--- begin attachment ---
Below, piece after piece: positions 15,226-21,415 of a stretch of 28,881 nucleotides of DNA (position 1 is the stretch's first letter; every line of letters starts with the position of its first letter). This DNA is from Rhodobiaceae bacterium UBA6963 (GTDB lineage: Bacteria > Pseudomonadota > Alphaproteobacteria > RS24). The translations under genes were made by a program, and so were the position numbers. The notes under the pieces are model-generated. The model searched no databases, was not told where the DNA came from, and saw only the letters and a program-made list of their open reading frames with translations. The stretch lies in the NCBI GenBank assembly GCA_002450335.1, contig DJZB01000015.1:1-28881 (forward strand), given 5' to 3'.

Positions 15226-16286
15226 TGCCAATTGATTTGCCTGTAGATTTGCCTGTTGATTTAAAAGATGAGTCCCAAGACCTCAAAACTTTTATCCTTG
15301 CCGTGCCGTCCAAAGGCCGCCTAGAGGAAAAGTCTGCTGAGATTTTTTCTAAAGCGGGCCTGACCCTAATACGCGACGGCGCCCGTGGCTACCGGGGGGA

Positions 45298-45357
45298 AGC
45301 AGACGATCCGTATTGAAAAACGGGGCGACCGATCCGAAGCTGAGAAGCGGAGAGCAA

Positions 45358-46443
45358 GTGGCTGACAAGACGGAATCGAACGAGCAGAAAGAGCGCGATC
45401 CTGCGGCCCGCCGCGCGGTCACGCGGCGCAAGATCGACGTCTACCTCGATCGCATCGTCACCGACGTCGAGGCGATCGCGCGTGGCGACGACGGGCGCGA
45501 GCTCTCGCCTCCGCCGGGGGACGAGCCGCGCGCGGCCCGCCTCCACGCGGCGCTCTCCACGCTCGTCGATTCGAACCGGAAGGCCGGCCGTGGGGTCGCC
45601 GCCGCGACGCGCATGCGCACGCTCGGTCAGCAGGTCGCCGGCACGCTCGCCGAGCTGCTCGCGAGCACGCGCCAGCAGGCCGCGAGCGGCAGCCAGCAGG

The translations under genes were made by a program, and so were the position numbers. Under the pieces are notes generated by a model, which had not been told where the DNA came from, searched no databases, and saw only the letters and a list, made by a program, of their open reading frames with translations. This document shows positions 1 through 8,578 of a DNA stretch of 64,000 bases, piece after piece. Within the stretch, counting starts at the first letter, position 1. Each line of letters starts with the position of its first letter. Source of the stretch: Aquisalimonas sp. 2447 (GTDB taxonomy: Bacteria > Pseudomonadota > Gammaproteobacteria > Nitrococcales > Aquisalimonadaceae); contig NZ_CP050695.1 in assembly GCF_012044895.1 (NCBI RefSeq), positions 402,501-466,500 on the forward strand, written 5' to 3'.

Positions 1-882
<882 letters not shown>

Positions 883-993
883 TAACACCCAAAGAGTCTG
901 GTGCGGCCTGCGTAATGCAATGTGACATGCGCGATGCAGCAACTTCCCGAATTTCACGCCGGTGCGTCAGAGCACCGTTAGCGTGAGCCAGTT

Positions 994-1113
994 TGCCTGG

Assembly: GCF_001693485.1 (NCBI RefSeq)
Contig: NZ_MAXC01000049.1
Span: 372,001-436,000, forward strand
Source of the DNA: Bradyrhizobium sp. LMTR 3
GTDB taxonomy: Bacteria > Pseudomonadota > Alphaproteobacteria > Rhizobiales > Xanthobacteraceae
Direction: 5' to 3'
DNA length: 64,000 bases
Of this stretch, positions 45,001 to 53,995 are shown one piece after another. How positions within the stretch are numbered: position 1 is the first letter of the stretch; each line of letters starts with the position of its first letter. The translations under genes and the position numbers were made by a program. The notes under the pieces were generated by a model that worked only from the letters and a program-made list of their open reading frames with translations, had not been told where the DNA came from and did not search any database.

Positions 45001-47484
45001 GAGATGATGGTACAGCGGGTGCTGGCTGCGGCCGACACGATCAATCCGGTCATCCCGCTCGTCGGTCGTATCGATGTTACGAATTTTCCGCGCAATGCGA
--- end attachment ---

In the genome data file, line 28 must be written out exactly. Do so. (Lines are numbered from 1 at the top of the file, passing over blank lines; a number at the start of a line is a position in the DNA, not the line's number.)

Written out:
Of this stretch, positions 45,001 to 53,995 are shown one piece after another. How positions within the stretch are numbered: position 1 is the first letter of the stretch; each line of letters starts with the position of its first letter. The translations under genes and the position numbers were made by a program. The notes under the pieces were generated by a model that worked only from the letters and a program-made list of their open reading frames with translations, had not been told where the DNA came from and did not search any database.